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Empty
 one year ago
How many pairs of numbers are there that are both their additive and multiplicative inverses? (in the quaternions) :P
Empty
 one year ago
How many pairs of numbers are there that are both their additive and multiplicative inverses? (in the quaternions) :P

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Empty
 one year ago
Best ResponseYou've already chosen the best response.2Nahhh no such thing as number theory needed.

freckles
 one year ago
Best ResponseYou've already chosen the best response.2so we want to find a and b such this is true: \[a+b=0 \\ ab=1 \] \[a=b \\ bb=1 \\ b^2=1 \\ b^2=1 \\ b=\pm \sqrt{1}=\pm i \\ \]

freckles
 one year ago
Best ResponseYou've already chosen the best response.2\[i+(i)=0 \\ i(i)=i^2=(1)=1\]

freckles
 one year ago
Best ResponseYou've already chosen the best response.2so are we looking for the pair i,i?

freckles
 one year ago
Best ResponseYou've already chosen the best response.2maybe I should also consider \[(x_1+y_1i)+(x_2+y_2i)=0 \\ (x_1+y_1i)(x_2+y_2i)=1\]

freckles
 one year ago
Best ResponseYou've already chosen the best response.2\[(x_2+y_2i)^2=1 \\ (x_2+y_2i)^2=1 \\ x_2+y_2i=\pm i \text{ but this still makes } x_2=0 \text{ and } y_2=\pm 1\]

Empty
 one year ago
Best ResponseYou've already chosen the best response.2Perhaps, I haven't completely figured it out yet, but I know there is more than just the pair (i, i) since quaternions allow us to use (j,j) and (k,k). I wonder if there is more

zzr0ck3r
 one year ago
Best ResponseYou've already chosen the best response.0look at a caley table...

Empty
 one year ago
Best ResponseYou've already chosen the best response.2Like some combination of these values? It wouldn't show up on the cayley table. I'm not convinced at least, maybe I don't understand what you mean.

zzr0ck3r
 one year ago
Best ResponseYou've already chosen the best response.0the quaternains is a group with one operation, and there are two elements with self inverses by definition

zzr0ck3r
 one year ago
Best ResponseYou've already chosen the best response.0Maybe I am confused by the question...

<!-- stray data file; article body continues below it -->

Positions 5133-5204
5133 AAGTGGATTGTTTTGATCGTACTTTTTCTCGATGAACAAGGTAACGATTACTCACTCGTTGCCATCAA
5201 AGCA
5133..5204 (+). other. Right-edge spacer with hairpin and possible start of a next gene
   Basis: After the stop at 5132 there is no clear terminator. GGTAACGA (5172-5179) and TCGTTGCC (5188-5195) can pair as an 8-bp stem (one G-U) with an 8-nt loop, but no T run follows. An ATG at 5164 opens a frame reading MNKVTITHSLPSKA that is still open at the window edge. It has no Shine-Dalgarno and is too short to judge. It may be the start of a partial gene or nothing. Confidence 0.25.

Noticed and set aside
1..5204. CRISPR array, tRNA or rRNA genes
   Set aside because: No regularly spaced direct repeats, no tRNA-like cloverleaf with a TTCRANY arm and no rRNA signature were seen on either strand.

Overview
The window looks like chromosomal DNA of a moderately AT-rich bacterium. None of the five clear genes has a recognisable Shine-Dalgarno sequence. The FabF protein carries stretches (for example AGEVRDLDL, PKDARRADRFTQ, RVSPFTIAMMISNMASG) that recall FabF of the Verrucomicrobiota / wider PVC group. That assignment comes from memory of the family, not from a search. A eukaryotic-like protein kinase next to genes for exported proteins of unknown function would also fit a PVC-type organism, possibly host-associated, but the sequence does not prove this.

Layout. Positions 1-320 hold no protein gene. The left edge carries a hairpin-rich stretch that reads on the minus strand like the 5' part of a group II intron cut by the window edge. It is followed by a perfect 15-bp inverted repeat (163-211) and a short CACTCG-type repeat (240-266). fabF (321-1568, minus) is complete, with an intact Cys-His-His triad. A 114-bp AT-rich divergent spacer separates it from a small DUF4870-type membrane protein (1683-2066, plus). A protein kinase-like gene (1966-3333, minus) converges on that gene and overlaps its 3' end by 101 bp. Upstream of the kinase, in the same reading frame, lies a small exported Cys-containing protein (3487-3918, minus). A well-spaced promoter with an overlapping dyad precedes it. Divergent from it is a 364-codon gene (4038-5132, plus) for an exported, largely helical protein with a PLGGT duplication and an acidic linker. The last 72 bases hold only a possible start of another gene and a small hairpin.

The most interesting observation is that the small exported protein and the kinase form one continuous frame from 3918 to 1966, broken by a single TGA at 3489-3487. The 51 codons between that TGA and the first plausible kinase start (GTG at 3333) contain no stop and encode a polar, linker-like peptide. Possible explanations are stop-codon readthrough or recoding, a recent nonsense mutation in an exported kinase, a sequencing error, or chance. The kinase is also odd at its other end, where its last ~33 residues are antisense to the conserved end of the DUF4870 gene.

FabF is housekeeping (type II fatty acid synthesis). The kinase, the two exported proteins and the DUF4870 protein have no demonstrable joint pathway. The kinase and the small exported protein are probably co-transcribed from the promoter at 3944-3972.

zzr0ck3r
 one year ago
Best ResponseYou've already chosen the best response.0how can a pair of numbers have an inverse?

Empty
 one year ago
Best ResponseYou've already chosen the best response.2Another way of asking this question is what are all the quaternion solutions to this system of equations: a+b=0 a*b=1

zzr0ck3r
 one year ago
Best ResponseYou've already chosen the best response.0I am still confused. The quaternians are a group. Ill stop cluttering up the question...

Empty
 one year ago
Best ResponseYou've already chosen the best response.2Haha it's fine, it's just they're more than just a group since they extend the complex numbers. For instance I suspect that the pair \(\frac{\sqrt{2}}{2}i+\frac{\sqrt{2}}{2}j\) and its negative might be both additive and multiplicative inverses.

zzr0ck3r
 one year ago
Best ResponseYou've already chosen the best response.0that would be an extension. The quaernains are a 8 element group. By definition.

zzr0ck3r
 one year ago
Best ResponseYou've already chosen the best response.0we extend from the reals to the complex with i. but the group generated by i under multiplication has only 4 elements. So R[i]=C but {ii^n} does not.

zzr0ck3r
 one year ago
Best ResponseYou've already chosen the best response.0as another example^^^

Empty
 one year ago
Best ResponseYou've already chosen the best response.2Well I am talking about quaternions in the sense that they're normally used in my experience. Yeah ok so here is part of expanding the solution to infinitely many pairs, but there may be more since I'm not using all the parts of the quaternion at once: \(\hat i \cos \theta + \hat j \sin \theta\) When added to its negative is clearly 0, so additive inverses, now let's multiply them: \((\hat i \cos \theta + \hat j \sin \theta\ )(\hat i \cos \theta  \hat j \sin \theta)\) \(\cos^2 \theta + \sin^2 \theta  \sin \theta \cos \theta (\hat i \hat j + \hat j \hat i )\) Since \(\hat i \hat j = \hat j \hat i\) that second term goes away and we have the pythagorean identity on the left, which is just 1.

anonymous
 one year ago
Best ResponseYou've already chosen the best response.0the quaternions are an associative algebra actually, which has far more structure than a simple group (which would only be with respect to a single operation). anyways, consider \(q=a+\vec v\) and \(q=a\vec v\) so $$\begin{align*}qq&=(a\vec v)(a+\vec v)\\&=(a^2+(v)\cdot v)+(a\vec va\vec v+(\vec v)\times\vec v)\end{align*}$$since \((\vec v)\times\vec v=(\vec v\times\vec v)=0\) and \((v)\cdot v=(v\cdot v)=v^2\) we can write: $$qq=(a^2+v^2)+(2a\vec v)$$and we want \(a^2v^2=1\) and \(2a\vec v=0\) so it follows either \(a=0\) or \(\vec v=0\); in the first case, we get that \(v^2=1\) works so all pure imaginary unit quaternions work. in the second case we get that \(\vec v=0\) so \(a^2=1\) which has no real solutions

anonymous
 one year ago
Best ResponseYou've already chosen the best response.0so in other words \(q=bi+cj+dk\) for \(q=b^2+c^2+k^2=1\) works for its own additive inverse to be its multiplicative inverse
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